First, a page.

For a nation that is passing through a sustained period of social, political and economic crises, India is yet to boast of recent works of fiction that capture the mood of the moment. Annie Zaidi’s latest novel, Prelude To A Riot, strives to fill this gap with its sharp and succinct portrait of the country’s fractious present.
Writers in the Anglophone world are already making bold strides into this emerging form of the novel, where fiction grazes against the grain of reality. Ali Smith’s seasonal quartet—of which Autumn, Winter and Spring have been published so far—written in real time in response to the upheavals caused by the Brexit referendum in the UK, is one example of fiction holding up a mirror to the vicissitudes of politics. Zaidi’s novel, in contrast, is set against a more contained canvas, and is certainly much less adventurous in its craft. But fiction, as Prelude To A Riot shows, can be a more poignant vehicle for truth-telling than journalism, especially in a climate where there have been challenges to freedom of speech.
Set in an unnamed town in south India, Prelude To A Riot tells a story of our time, pithily narrated through the voices of multiple characters, whose lives are intertwined and teetering on the edge of violence. With every turn of the page, their collective anxieties and frustrations threaten to erupt into full-fledged carnage. But, as the title insinuates, the plot is only a dress rehearsal for the implosion that would most likely follow. And although Zaidi ends her story on twin notes of hope—with the cry of the azaan floating out of a newly-built mosque in the neighbourhood and birdsong—the moment feels too precarious, too fleeting, to be cherished as a harbinger of healing.
The overwhelming tenor of Prelude To A Riot may remind many of Bhisham Sahni’s classic Hindi novel from 1974, Tamas (Darkness). A fog of conspiracy hovers over both stories. In Tamas, the public’s discontent is triggered by a shocking revelation. The carcass of a pig is left on the steps of the local mosque one morning in a small town in Punjab, in the wake of Partition. Soon, a whisper campaign about the possible perpetrators of this unholy act begins to fan a wildfire of anger among the Muslims. Inevitably, the Hindus rise to the bait too. And before the day is out, groups have consolidated, swearing revenge and bloodshed.
In Prelude To A Riot, there is a comparable scene of desecration as well, when Fareeda, a young Muslim girl, is unknowingly coaxed into eating pork by her mischievous school friends. Her family, who live by liberal values, decide not to make too much of it. But the air of menace continues to thicken. Like most women in the novel, 15-year-old Fareeda shows remarkable perspicacity in her muted reaction. She demonstrates a quality of restraint that eludes the bulk of the men around her. But any self-control and goodwill, especially from women like Miriam and Bavna, appear impotent in the face of the testosterone-driven hostility brewing among the close-knit community.
Prelude To A Riot is as much a novel about escalating communal tensions as about the insoluble differences between men and women when confronted with the prospect of murderous destruction. If Zaidi is keenly perceptive to the inner lives and dilemmas of the women, who are more rounded characters than the men, her depiction of the latter is laced with irony and pathos.
While Abu, a liberal Muslim with a scholarly bent of mind, is filled with trepidation about the fate awaiting his family, his neighbours, Saju and Vinny, keep stoking the embers of rage against Muslim businessmen like Kadir. But Abu is unable to convince his grandfather to move to the city, where he studies at the university. The older man is reluctant to leave his ancestral dwelling or to believe that the people he has coexisted with for decades could cause any harm to his family. Sickened by his failure to persuade his Dada to change his mind, Abu lashes out against the “disease" that he believes afflicts his family. “This household is infected by denial," he says in despair.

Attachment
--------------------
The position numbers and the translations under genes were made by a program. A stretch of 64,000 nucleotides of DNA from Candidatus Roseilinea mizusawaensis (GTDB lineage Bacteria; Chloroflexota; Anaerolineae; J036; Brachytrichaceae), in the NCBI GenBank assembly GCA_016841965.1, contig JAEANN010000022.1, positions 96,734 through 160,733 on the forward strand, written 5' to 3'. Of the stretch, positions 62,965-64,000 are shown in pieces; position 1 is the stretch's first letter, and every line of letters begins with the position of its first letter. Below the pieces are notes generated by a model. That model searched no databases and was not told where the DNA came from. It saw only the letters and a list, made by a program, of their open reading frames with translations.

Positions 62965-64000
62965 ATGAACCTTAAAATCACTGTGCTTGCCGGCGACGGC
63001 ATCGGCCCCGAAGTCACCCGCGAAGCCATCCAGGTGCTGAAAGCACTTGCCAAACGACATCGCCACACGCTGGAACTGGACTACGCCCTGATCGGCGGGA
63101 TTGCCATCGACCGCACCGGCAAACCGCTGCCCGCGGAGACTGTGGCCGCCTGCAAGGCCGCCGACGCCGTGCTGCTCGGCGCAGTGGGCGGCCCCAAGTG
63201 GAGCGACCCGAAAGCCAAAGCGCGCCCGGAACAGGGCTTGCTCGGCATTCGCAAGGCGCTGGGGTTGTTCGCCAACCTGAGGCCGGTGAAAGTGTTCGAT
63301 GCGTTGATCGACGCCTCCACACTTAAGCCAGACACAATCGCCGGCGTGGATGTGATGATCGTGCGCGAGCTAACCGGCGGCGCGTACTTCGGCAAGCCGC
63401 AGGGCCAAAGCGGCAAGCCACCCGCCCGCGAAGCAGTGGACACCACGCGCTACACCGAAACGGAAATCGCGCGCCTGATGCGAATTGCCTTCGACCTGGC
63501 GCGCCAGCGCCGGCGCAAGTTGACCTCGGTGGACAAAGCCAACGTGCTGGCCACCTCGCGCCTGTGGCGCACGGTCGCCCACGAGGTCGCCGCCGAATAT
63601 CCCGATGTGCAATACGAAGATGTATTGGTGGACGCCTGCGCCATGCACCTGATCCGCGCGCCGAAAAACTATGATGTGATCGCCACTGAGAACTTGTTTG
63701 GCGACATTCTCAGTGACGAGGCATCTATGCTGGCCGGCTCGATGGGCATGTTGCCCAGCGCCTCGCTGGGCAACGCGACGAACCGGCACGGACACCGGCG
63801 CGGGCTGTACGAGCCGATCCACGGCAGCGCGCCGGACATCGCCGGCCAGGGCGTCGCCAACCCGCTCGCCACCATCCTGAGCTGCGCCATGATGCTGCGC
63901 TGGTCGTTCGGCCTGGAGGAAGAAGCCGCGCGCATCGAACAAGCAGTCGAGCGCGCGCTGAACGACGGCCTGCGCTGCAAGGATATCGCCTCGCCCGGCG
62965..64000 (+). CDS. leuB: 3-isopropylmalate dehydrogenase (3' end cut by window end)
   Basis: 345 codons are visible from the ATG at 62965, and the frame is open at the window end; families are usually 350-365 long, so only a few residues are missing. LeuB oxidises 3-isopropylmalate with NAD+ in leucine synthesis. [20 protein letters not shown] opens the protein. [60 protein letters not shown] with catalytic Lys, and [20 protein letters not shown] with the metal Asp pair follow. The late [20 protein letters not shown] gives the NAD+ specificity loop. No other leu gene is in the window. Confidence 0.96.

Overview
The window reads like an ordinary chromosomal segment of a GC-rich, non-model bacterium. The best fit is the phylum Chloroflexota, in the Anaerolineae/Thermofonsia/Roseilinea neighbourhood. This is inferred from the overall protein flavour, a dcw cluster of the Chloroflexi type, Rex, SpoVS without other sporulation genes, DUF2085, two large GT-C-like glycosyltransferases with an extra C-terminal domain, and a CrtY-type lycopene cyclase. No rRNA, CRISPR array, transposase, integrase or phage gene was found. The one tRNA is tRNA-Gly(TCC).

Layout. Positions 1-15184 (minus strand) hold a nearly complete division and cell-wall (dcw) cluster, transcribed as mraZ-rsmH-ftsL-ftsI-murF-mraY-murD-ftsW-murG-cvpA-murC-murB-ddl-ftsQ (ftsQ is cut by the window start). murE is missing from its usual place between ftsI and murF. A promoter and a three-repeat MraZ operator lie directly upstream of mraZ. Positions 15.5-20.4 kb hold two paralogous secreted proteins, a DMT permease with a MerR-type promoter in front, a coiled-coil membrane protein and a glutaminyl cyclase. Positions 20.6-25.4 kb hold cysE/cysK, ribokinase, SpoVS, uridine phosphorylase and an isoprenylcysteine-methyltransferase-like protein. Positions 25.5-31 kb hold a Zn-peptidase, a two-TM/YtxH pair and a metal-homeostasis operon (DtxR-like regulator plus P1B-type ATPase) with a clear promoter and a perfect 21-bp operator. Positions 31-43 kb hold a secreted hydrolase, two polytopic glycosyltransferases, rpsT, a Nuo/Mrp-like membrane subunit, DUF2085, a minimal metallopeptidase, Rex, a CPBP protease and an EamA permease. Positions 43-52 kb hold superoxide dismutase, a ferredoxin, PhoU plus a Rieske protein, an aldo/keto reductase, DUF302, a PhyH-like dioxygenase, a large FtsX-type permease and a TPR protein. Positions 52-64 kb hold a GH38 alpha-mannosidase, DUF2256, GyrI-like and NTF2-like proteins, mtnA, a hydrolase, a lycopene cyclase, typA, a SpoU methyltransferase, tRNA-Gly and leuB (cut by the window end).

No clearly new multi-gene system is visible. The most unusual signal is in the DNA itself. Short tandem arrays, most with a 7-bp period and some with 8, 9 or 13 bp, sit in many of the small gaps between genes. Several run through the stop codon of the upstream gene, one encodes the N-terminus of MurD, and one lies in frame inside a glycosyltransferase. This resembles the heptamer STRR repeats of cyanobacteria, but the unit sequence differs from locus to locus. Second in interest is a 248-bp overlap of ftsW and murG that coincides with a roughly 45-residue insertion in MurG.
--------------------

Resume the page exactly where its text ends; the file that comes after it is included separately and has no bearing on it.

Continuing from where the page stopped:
Denial, in this context, is not analogous to an ostrich-like refusal to face the truth. Rather, it is a form of resilience, a resistance against what seems obvious. It involves keeping a flickering flame of hope alive, the belief that maybe goodness, at the end of the day, will prevail over evil. Yet evil is perhaps too blunt a reproach, which does not quite capture the historical and social complexities that have brought this community to its heels.
As Zaidi shows, the tragedy is precipitated as much by years of misinformation, silence and conspiracy theories as by petty envies and avarice, rather than unbridgeable ideological divides. As Abu’s friend Devaki, who marries out of her caste in defiance of her family’s wishes, puts it vividly, “Three hundred years’ worth of stories, clogging up the arteries of our men. Sitting around their hearts, slimy and thick with half-truths."
In the figure of Garuda, the history teacher at the local school named after the mythical creature who symbolizes life, we hear a counterpoint to the vitiated narrative circulated by the locals. But he is sacked by the authorities, ostensibly for drinking on the school’s premises, but more likely because he digresses from textbook accounts prescribed in the syllabus by government-approved historians.
“A syllabus is ‘set’ for you. You understand?" he tells his students. “It is ‘set’ by people whose job it is to limit your knowledge. I am against syllabuses." In Garuda’s droll rants, we hear the ire of a crusader against forces destroying the edifice of liberal democracy, the voice that does not hesitate to militate even when it is drowned by the cacophony of a mob. “No big colonial sword needs to come down and slash the fabric of the nation," he ends his last lecture with a bitter flourish. “Muscle by muscle, atom by atom, we are being torn from within. We are our own bomb."